Getting over him

A List Of Things You Shouldn’t Do If You Want To Get Over Him


You are torn apart now and feel like half of you is missing. It’s hard. That only means your feelings were genuine.

After a relationship falls apart, the natural thing is wanting to get over that person. You want to make things easier, not harder on yourself. That’s why you should quit doing self-destructive things that only prolong your pain.

1. Don’t stalk his Facebook and Instagram accounts.

There is nothing for you to see there. You don’t need information about where he is, let alone with whom. That’s not of your business anymore. It’s really useless.

2. Don’t ask around about him.

Woman in darkness looking sadly down

That’s a two-way street. If you ask people who know both of you, they will just end up sharing that with him and you don’t want that. Your breakup is nobody else’s business. Respect your (and his) privacy.

3. Don’t text him.

You probably miss him and want to know why this happened, but don’t contact him in any way. It will only make you look desperate. If he doesn’t return the text, you will feel even worse.

Especially stop sending 456 unanswered texts. People file police reports because of that.

4. Don’t rush into a new relationship.

It’s not good, neither for you nor for the other person. You are still not ready and you will just end up hurting somebody.

5. Stop seeing things that were never there.

After a breakup, we only seem to think about the things that were good in a relationship we forget abbot the things that were bad. If everything was that great, you wouldn’t be where you are now. Face the reality.

6. Don’t spend your days talking about him.

It only makes him stay in your head longer than he has to. You already talked to your friends and repeated the same situation. When you notice you sound like a broken record even to yourself, it’s time to stop.

7. Don’t rewind situations in your brain thinking you should have done something differently.

Everything is like it is supposed to be. We can’t turn back time, so it is useless to think about what you could’ve, should’ve and would’ve done in certain situations. Things played the way they did and it was out of your hands.

8. Don’t drown your grief in alcohol.

Woman lying on kitchen table drinking alcohol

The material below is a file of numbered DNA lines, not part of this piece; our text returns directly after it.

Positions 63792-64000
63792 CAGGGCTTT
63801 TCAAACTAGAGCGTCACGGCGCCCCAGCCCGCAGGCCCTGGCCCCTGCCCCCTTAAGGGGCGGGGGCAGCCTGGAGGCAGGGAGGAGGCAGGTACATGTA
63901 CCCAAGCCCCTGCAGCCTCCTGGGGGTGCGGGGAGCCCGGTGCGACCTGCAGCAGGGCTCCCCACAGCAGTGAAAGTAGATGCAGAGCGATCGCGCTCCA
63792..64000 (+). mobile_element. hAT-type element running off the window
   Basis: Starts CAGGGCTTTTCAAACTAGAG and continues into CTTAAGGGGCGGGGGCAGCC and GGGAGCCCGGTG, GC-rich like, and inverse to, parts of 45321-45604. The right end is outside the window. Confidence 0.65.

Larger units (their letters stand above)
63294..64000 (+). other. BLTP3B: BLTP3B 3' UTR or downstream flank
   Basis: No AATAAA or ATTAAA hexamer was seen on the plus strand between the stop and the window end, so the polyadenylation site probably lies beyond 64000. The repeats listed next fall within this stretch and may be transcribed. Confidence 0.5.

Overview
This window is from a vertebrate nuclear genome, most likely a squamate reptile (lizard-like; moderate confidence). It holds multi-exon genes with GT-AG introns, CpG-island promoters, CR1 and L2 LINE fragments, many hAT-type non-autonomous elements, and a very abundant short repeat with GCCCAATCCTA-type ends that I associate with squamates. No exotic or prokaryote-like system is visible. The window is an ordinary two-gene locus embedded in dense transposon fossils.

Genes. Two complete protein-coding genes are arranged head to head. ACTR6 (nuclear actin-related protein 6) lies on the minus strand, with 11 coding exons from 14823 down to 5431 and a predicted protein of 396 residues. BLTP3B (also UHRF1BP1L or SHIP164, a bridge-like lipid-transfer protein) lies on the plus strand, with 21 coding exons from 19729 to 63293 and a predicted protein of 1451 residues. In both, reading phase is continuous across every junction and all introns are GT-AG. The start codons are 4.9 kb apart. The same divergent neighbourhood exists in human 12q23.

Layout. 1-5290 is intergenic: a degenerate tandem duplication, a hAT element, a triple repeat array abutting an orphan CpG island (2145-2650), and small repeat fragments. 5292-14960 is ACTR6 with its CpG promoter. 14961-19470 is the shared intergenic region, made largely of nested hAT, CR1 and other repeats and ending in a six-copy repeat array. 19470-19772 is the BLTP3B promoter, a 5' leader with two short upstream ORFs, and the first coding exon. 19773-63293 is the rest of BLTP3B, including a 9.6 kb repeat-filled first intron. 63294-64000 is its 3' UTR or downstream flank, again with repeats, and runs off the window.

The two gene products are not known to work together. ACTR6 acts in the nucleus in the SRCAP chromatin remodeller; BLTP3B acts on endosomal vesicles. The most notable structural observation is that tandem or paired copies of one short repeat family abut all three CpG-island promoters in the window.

If you are sad and you drink, it only magnifies your sorrow. It ends up with you drinking and crying, and you don’t want anybody to witness that. A hangover is even worse—it only makes you feel depressed the next day.

9. Don’t try to get back to him.

Just don’t!!! If somebody let you go, that’s their decision. You have to let them go—there’s no other way. Once you break up, even if you patch things up, it will never be the same. You can’t fix a broken thing.

10. Don’t forget to take some time to get better.

Healing is a process that takes time. Don’t think that getting over him will happen overnight. Be gentle to yourself and take the space and time you need.

Avoid doing the 10 behaviors above so you can find closure. Letting go of somebody is never an easy task. You didn’t want it to end but it did. You have to make peace with that. It will hurt, it will break you and it will shape you back into a stronger and happier person. When you are down, there’s no other way but up. You will find your way to get through it. Just don’t make it harder than it has to be.

“Hold on to the thought that no emotion lasts forever, no matter how wonderful or how terrible the emotion may be. The tears may last a little longer than you would like, but it will get better. I promise.” Osayi Osar-Emokpae


Category: Getting over him

Roberta Carroll

My approach is eclectic and holistic with a focus on mindfulness. I have received certifications in Acceptance and Commitment Therapy, Cognitive Behavioral Therapy and Cognitive Processing Therapy (trauma), among others. I spent over 10 years at the Veteran’s Administration in Louisville, KY, working as a psychotherapist with veterans of all ages and genders on a wide variety of issues. Prior to that my focus was on young adults and their families and older adults dealing with loss. Individuals have met with me for help to address depression and anxiety, grief, trauma and relational issues as well as work-related/everyday stressors. The therapeutic process provides a safe place for the client, in collaboration with their therapist, to process distress, discover areas of “stuckness” and move forward into a life of increased meaning and joy. Accepting our imperfections and practicing self-compassion can be a difficult as well as rewarding process. I have lived and worked in different areas of the country, have come to understand how regional differences affect our outlooks and appreciate the contrasts. I have relished the opportunity to assist clients as they carry the burdens of life. It would be my privilege to hear your story.

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